Credits

The academic credits you’ll earn at Summer College can generally be applied toward an undergraduate degree at Cornell or another school.

If you have any question about their transferability, check with the school or the specific Cornell college you’re thinking of attending.

Grades

Summer College students receive letter grades only. You may not take courses on a pass/fail or satisfactory/unsatisfactory basis, except for Computer Science 1109. In addition, the non-credit Robotics program must be taken on a pass/fail or satisfactory/unsatisfactory basis.

When can I get my grades?

You will be able to see your final grade(s) by August 18 by logging on to your Student Center and clicking on "Grades" under Academic History. (NetID required.) Grades cannot be given over the telephone, email, or fax.

If you are unable to access your grade(s), please contact the IT Service Desk. Architecture students should contact 607.255.5237 with questions about evaluations.

Transcripts

After Summer College, your enrollment in courses, your grades, and the number of credits you earned will be recorded on an official Cornell University transcript and will be a part of your permanent and complete academic record at the university.

A student who successfully completes the non-credit Robotics program will also receive a Cornell transcript.

Can a bad grade be removed from my transcript?

Bad grades cannot be deleted from transcripts. If you come to Cornell, the class(es) you take will always remain on your transcript and will appear in your cumulative GPA.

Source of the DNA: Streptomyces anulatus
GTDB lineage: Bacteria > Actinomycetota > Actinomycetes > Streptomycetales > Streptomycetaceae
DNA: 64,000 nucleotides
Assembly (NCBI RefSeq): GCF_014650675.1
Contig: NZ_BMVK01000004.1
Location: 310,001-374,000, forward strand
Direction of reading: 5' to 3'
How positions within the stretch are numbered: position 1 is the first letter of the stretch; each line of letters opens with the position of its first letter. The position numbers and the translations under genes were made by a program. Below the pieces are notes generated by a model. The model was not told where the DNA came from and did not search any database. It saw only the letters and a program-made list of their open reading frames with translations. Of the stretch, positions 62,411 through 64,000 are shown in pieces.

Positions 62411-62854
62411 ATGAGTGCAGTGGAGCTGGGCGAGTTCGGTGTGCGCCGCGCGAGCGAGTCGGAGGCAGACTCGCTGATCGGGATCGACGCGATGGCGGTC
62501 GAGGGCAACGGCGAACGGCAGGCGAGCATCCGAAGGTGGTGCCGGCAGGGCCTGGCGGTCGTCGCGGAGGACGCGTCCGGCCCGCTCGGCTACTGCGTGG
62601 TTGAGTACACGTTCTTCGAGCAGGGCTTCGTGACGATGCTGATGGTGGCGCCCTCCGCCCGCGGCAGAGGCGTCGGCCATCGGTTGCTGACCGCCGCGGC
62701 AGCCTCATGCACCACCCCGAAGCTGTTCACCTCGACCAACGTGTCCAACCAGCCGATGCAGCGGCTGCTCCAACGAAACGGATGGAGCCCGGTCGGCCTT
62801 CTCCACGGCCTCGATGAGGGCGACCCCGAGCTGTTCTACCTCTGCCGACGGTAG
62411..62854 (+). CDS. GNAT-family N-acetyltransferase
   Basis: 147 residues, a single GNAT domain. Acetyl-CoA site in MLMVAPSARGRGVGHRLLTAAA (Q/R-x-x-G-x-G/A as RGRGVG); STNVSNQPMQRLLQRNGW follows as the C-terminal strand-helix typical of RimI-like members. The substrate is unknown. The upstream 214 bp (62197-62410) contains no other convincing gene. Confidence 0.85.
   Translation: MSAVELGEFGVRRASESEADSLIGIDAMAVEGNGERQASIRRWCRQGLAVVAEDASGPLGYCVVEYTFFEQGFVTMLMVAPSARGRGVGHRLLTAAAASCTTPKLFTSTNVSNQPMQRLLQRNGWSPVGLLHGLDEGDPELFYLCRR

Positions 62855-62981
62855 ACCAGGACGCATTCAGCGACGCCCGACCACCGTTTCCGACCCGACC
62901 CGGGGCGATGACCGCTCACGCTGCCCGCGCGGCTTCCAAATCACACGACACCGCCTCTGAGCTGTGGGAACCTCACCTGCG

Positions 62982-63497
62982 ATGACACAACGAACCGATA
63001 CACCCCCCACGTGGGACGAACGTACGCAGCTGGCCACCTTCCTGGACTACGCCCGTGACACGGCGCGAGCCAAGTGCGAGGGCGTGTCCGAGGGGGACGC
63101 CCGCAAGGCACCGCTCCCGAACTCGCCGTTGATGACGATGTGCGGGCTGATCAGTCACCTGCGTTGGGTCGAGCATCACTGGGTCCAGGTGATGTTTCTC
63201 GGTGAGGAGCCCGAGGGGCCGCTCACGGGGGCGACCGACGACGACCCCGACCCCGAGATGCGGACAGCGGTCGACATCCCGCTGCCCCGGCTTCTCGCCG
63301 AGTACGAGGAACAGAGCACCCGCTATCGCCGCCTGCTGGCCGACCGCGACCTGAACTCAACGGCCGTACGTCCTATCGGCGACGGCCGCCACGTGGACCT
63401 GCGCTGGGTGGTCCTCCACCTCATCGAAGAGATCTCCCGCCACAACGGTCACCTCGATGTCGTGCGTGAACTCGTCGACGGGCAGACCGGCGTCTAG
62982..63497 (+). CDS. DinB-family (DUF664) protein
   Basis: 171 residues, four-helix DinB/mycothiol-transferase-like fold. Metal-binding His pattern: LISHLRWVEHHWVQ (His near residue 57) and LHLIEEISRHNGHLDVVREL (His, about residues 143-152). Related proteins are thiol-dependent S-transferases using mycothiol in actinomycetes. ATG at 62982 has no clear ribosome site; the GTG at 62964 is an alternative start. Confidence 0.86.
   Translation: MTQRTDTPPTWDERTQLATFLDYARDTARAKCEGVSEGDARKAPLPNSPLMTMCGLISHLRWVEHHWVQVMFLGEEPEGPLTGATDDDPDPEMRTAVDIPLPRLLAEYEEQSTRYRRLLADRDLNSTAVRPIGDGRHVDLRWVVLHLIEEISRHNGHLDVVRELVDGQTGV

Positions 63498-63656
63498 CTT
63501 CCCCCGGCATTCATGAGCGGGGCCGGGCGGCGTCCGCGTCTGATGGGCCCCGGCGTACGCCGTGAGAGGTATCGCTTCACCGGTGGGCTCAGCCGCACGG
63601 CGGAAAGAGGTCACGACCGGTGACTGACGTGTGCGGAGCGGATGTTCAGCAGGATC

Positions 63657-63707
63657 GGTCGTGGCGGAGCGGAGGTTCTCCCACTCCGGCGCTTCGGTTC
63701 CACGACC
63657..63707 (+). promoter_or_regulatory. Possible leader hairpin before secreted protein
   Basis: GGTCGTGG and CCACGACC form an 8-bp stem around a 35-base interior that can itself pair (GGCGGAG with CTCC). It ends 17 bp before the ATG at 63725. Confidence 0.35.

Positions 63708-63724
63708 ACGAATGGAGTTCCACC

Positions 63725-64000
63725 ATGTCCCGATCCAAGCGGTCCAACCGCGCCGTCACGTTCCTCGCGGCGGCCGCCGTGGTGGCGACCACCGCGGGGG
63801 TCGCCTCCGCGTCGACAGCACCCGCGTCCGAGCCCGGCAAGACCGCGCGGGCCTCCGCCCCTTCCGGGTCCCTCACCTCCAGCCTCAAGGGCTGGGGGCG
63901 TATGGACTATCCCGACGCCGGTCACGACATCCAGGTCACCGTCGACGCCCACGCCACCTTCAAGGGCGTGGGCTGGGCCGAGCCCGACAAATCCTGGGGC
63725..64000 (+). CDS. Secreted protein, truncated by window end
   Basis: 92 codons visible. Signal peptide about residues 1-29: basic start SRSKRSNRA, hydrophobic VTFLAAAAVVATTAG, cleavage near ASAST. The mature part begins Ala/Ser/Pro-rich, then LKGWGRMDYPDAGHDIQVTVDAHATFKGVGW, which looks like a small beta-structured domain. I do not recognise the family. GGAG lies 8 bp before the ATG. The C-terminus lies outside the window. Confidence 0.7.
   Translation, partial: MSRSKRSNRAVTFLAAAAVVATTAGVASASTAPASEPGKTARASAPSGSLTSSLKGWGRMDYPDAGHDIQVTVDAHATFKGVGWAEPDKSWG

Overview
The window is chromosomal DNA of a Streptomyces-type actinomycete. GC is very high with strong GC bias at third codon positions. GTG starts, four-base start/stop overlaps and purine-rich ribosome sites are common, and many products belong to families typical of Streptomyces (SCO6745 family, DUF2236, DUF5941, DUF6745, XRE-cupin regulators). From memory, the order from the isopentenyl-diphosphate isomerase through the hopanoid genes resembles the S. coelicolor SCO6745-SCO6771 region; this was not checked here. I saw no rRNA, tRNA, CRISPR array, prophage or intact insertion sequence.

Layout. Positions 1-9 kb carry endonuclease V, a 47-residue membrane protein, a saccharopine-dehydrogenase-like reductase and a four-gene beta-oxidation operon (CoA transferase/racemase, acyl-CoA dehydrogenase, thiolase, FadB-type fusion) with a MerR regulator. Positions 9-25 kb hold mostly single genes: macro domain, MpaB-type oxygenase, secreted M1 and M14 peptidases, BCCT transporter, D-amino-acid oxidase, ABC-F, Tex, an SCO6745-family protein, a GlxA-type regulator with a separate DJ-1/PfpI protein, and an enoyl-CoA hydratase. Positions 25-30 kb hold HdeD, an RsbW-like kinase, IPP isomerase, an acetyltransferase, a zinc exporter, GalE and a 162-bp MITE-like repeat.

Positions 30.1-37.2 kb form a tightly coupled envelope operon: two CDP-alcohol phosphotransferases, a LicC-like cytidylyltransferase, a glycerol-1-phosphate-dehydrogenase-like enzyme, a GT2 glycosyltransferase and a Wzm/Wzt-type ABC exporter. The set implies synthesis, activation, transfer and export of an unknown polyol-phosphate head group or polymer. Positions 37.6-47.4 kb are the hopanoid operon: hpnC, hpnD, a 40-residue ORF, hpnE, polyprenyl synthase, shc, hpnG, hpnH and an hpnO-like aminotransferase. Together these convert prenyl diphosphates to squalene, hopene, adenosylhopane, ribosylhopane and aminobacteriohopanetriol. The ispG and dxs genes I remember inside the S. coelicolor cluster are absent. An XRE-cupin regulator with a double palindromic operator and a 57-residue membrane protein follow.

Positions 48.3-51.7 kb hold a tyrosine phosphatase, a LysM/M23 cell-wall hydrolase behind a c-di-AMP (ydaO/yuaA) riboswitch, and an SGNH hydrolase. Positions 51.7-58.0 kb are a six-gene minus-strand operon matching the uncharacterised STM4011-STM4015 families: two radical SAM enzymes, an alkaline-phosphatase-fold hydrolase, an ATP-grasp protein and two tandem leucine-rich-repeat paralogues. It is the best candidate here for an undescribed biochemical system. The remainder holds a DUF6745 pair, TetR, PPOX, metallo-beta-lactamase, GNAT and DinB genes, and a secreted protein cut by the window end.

How can I get my transcript sent to schools?

You may request a transcript(s) on or after August 18 from the Cornell University Registrar. (NetID required.)

For information, visit the Office of the University Registrar.

A word to parents

University policy and federal law guarantee each student the right to keep his or her records private, including professors' names, course schedules, and grade reports. The educational records of all students at Cornell, regardless of student age, are protected under both the Family Educational Rights and Privacy Act of 1974 (FERPA) and the Cornell University Access to Student Information, Policy 4.5.

Many families who still provide most of their child's financial support feel that they have a right to know what academic progress their child is making. Many students have grown up with their parents as active partners in their academic lives and are surprised to learn that the university does not automatically include parents when distributing grade reports and other educational records.

We encourage you to discuss these issues with your student and to maintain open communication about your student's academic life while attending Summer College.